The quantity of cocaine required to cause cocaine toxicity varies depending on several factors, including the purity of the cocaine, a person’s tolerance to the drug, and whether they have consumed other substances.
How Much Cocaine Does it Take to Overdose?
A person could overdose from a few hundred milligrams, or it could take as much as a few grams of cocaine.
The drug’s potency is also known to vary greatly, as cocaine in its street drug form is often mixed or “cut” with other materials to increase profits for dealers. This means that the potency of one gram of cocaine from one source can be significantly different from one gram of the drug from another source. Although taking too much cocaine can cause an overdose, most cocaine overdoses result from mixing cocaine with other drugs.
Taking cocaine alongside alcohol or opioids is especially dangerous as it increases the risk of overdose. Common drugs which may be mixed with cocaine and lead to overdose include:
- prescription opioids
- synthetic opioids
What Are The Symptoms of Cocaine Overdose?
Cocaine overdoses can be fatal, but if treated quickly, they are reversible. Recognizing cocaine overdose symptoms and knowing how to act when someone overdoses on cocaine could potentially save a life. It is essential to be aware of the signs if you know people are abusing cocaine so that you can quickly get them medical attention.
Cocaine Overdose Symptoms
Drug overdose symptoms are generally visible as either physical symptoms or psychological symptoms.
Physical Effects Of Cocaine Overdose
Common signs of a cocaine overdose include:
- Extreme anxiety or agitation
- High blood pressure
- Trouble breathing
- Elevated body temperature and sweating
- Increased sweating, body temperature, or heart rate
- Chest pain
- Nausea or vomiting
- Confusion, seizures, tremors
Psychological Effects of Cocaine Overdose
Common psychological signs of a cocaine overdose may include:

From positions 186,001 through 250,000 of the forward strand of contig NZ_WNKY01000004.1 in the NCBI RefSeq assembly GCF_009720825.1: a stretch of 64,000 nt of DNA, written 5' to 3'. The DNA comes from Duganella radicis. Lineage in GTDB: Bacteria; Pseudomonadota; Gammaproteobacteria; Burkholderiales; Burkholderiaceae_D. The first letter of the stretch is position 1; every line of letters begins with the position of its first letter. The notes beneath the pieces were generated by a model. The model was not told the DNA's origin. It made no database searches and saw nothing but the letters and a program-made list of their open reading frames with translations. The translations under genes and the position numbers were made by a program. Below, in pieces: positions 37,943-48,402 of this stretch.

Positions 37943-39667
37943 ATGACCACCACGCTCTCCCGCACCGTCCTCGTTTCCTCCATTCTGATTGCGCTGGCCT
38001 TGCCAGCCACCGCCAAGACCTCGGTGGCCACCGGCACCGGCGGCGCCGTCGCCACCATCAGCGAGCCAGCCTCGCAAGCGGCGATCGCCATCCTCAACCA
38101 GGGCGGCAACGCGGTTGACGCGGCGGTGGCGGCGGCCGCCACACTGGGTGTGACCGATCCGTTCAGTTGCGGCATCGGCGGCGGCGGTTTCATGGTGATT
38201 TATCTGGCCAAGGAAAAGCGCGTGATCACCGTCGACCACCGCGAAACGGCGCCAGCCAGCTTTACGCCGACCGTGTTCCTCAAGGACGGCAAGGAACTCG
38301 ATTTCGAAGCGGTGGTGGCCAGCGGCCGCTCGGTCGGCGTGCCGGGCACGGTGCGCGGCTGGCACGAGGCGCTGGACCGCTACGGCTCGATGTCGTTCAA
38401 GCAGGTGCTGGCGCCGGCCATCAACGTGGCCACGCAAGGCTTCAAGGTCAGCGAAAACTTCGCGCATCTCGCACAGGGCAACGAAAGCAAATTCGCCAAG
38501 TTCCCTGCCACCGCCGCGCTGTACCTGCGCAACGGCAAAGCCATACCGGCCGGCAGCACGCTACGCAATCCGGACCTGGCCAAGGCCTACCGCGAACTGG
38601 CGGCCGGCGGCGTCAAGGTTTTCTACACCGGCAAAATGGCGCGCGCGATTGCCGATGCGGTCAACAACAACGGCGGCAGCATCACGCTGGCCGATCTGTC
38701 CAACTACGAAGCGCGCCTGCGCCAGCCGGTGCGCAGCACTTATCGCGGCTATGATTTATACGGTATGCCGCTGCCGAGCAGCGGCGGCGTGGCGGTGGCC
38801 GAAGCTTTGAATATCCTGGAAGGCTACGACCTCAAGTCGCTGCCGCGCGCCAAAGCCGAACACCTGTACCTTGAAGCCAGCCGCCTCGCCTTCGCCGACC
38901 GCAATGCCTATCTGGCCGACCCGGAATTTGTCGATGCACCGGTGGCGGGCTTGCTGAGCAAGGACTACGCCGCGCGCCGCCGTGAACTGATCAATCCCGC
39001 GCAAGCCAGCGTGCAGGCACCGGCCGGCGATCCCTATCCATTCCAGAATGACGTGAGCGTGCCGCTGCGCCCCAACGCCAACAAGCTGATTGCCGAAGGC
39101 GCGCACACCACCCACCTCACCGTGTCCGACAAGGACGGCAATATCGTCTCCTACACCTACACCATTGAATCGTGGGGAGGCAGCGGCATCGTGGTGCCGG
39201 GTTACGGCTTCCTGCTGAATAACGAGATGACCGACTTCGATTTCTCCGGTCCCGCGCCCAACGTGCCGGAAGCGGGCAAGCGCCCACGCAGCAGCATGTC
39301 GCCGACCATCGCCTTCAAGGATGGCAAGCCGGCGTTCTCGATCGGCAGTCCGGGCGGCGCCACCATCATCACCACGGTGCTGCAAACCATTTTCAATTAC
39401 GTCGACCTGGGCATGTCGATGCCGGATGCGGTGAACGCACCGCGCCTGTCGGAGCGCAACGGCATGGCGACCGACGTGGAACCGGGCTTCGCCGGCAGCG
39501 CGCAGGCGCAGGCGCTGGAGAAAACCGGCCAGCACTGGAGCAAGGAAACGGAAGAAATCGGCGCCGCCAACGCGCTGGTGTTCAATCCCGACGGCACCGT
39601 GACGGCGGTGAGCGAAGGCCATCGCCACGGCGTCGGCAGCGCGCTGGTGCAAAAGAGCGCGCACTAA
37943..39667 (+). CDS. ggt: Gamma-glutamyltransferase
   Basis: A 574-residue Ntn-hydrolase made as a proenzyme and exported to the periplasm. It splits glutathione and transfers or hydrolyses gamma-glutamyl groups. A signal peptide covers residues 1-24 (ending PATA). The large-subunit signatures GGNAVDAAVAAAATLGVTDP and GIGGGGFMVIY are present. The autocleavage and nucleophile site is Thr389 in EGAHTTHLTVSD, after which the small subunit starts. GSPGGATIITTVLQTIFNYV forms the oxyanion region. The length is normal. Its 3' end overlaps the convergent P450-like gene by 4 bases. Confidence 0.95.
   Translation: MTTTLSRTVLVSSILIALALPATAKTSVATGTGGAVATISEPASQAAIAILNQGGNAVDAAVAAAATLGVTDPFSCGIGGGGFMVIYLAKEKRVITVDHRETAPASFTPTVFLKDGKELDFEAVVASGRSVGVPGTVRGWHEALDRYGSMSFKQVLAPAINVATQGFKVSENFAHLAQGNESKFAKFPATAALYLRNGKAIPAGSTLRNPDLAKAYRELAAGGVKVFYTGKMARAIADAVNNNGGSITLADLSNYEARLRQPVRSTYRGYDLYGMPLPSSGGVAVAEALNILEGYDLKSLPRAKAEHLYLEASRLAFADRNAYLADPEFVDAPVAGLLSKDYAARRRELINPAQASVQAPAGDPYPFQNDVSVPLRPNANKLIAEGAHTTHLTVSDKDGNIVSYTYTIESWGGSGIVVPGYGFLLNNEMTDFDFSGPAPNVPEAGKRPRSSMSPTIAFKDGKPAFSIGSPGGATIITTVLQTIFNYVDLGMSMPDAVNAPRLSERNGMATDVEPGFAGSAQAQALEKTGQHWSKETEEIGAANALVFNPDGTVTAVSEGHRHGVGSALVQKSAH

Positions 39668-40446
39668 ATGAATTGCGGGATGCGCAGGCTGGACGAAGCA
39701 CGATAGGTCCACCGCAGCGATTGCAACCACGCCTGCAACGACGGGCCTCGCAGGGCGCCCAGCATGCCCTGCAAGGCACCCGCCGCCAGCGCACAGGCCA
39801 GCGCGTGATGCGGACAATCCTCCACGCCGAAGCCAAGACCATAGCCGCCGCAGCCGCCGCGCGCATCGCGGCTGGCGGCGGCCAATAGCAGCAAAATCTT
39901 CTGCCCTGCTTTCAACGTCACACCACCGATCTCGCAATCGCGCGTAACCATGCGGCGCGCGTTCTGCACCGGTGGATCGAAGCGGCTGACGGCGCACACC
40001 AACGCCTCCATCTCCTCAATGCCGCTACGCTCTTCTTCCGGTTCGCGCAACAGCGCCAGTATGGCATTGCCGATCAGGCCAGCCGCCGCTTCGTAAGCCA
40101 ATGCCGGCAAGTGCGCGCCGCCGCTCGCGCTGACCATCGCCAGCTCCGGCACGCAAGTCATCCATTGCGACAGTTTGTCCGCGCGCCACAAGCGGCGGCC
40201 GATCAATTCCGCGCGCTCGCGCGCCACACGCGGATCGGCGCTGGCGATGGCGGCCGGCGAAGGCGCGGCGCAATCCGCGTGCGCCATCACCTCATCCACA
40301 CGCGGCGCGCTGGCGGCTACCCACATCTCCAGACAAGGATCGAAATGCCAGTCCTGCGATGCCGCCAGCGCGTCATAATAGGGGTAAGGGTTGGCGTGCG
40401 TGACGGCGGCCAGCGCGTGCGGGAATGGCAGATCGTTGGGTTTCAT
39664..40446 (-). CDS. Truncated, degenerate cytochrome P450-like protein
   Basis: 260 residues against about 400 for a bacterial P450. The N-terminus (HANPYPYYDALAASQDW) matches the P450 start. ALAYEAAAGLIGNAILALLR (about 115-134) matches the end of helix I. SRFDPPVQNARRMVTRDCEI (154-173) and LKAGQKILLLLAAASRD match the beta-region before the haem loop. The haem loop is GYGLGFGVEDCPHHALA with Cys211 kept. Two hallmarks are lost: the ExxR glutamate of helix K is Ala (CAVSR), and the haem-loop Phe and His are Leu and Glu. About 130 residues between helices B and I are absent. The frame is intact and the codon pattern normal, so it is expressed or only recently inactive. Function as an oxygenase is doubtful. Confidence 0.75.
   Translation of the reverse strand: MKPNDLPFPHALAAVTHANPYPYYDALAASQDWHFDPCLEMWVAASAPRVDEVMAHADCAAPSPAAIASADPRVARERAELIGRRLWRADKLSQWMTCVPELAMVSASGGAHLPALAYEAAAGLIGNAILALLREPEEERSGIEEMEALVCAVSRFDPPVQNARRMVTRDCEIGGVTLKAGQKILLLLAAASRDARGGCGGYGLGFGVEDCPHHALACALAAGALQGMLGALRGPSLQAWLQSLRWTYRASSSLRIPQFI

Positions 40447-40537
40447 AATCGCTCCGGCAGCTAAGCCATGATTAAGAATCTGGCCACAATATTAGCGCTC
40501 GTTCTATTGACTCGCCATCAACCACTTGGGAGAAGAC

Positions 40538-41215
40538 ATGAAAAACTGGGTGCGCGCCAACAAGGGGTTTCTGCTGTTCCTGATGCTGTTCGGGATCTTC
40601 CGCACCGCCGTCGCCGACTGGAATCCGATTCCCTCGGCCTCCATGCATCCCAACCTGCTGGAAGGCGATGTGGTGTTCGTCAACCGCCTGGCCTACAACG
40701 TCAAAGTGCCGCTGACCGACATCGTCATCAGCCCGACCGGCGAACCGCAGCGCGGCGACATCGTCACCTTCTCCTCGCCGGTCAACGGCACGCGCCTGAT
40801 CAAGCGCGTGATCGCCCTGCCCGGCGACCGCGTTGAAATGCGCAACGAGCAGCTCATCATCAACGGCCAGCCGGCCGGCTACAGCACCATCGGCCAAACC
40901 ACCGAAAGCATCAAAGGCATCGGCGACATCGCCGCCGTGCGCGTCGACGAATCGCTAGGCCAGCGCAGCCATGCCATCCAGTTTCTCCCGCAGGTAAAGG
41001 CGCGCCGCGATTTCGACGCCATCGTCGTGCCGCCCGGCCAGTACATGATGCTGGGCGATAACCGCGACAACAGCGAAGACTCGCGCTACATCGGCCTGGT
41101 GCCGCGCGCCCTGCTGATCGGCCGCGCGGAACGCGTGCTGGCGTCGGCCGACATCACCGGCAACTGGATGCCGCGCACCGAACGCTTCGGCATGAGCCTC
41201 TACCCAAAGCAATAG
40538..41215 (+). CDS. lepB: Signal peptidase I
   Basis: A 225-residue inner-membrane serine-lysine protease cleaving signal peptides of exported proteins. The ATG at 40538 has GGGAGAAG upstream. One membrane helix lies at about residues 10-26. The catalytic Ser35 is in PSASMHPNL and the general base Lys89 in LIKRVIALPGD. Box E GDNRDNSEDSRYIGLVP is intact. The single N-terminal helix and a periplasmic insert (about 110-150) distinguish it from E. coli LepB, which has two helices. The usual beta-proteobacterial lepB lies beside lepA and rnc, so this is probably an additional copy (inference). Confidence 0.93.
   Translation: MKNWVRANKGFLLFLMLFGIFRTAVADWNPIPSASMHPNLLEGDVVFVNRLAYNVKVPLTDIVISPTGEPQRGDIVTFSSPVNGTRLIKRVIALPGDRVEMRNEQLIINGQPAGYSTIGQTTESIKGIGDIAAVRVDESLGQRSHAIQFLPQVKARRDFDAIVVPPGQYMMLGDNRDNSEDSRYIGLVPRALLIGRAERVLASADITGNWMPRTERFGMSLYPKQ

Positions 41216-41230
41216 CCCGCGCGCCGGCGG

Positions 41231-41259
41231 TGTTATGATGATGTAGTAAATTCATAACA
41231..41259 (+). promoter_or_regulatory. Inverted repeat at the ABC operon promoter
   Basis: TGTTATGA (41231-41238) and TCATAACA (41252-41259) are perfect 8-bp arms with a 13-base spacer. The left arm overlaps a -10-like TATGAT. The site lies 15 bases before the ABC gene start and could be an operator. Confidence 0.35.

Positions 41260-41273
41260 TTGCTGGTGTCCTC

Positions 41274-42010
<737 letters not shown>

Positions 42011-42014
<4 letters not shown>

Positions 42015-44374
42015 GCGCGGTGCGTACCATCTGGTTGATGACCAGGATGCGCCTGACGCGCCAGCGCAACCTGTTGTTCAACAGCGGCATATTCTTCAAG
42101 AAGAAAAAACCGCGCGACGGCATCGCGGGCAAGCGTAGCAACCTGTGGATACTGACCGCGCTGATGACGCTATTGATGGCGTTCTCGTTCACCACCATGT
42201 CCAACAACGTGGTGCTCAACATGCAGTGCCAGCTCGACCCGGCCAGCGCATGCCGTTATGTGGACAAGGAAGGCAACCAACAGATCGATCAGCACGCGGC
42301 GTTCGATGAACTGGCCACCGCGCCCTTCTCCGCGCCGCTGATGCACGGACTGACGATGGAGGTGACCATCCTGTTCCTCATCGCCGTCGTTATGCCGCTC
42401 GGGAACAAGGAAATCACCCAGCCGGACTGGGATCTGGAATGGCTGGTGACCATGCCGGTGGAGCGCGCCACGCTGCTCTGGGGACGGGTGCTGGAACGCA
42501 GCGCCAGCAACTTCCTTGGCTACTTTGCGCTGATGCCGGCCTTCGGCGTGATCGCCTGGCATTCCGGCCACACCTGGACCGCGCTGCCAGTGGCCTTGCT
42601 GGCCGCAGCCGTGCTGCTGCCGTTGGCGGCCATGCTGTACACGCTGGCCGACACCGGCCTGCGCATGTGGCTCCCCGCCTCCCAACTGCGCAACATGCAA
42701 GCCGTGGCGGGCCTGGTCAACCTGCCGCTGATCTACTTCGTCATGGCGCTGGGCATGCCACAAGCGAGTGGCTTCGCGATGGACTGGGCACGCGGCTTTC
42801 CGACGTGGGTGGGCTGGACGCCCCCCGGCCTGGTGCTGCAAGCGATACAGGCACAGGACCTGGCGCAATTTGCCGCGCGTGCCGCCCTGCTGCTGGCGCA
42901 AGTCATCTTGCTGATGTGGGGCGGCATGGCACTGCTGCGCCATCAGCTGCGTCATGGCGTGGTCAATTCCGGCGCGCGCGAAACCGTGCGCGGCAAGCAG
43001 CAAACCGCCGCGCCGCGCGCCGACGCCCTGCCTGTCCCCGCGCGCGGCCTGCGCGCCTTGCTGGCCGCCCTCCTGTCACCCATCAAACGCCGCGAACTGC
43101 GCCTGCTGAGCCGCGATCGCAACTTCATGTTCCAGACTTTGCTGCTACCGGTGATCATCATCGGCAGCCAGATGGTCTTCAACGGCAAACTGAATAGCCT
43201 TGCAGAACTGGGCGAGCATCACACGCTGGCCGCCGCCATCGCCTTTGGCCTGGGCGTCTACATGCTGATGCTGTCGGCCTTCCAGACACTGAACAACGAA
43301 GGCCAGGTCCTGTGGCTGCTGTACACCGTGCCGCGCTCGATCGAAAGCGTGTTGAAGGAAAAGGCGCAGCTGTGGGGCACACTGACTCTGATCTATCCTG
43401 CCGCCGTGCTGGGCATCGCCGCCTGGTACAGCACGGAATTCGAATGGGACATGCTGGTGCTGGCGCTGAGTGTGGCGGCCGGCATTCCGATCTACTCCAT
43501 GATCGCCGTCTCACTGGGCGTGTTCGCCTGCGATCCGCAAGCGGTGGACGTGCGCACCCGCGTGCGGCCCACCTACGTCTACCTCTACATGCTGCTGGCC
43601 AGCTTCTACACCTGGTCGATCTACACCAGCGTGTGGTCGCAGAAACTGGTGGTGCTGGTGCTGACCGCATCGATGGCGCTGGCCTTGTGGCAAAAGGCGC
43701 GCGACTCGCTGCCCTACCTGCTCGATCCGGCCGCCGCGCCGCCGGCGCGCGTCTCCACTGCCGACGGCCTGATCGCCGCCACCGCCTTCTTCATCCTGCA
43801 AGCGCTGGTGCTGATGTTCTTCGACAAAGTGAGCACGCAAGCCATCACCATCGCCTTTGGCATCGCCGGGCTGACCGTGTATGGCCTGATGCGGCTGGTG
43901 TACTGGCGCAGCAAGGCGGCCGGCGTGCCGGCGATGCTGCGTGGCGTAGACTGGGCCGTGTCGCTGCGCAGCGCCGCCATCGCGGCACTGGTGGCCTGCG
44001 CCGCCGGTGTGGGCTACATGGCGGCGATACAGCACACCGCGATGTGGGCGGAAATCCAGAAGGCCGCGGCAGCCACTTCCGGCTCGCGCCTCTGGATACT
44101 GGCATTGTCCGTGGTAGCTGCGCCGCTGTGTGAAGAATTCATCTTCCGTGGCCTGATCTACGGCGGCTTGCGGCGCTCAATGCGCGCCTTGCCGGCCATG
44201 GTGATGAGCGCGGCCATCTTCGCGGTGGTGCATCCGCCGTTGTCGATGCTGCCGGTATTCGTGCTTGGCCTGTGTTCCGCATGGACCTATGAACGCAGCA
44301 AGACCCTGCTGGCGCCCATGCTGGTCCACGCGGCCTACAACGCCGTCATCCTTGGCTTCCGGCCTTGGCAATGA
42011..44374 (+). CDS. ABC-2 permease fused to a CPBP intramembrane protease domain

Although psychological effects can cause a person to put themselves in danger and are deeply distressing, it is generally the physical symptoms that are the most dangerous.
Dangers Of Cocaine Overdose
When a person takes a large quantity of cocaine, the heart rhythm is affected. A cocaine overdose puts a great deal of stress on the heart, which can cause a variety of severe consequences, including:
- Heart attack
- Deadly arrhythmias (irregular heart rhythm)
- Trouble breathing
- Brain damage or cerebral bleeding
Cocaine can also upset the gastrointestinal tract, resulting in severe nausea, vomiting, and dehydration. These are all signs that a person has taken a dangerous quantity of coke.
A cocaine overdose is a medical emergency as the effects can be life-threatening. When a person overdoses on cocaine, they must get immediate medical attention. Call an ambulance and inform them that the person may be having a cocaine overdose.
It is becoming increasingly common for Cocaine to be cut (mixed) with other substances. Because cocaine is an illegal substance and therefore not regulated, some cocaine bought on the street could contain no cocaine and instead be an even more dangerous substance such as fentanyl.
Find Help: Cocaine Addiction Treatment
If a person survives a cocaine overdose, it is often recommended to enter treatment at an addiction center or rehab. There are various substance abuse treatment options available for those struggling with substance abuse problems.
Behavioral therapies, including contingency management and cognitive-behavioral therapies, have shown to be helpful in addiction treatment and are particularly successful in treating cocaine addiction.
If you are worried about the drug use of a loved one or are struggling with addiction yourself, contact Alina Lodge today to find out more about the addiction treatment process.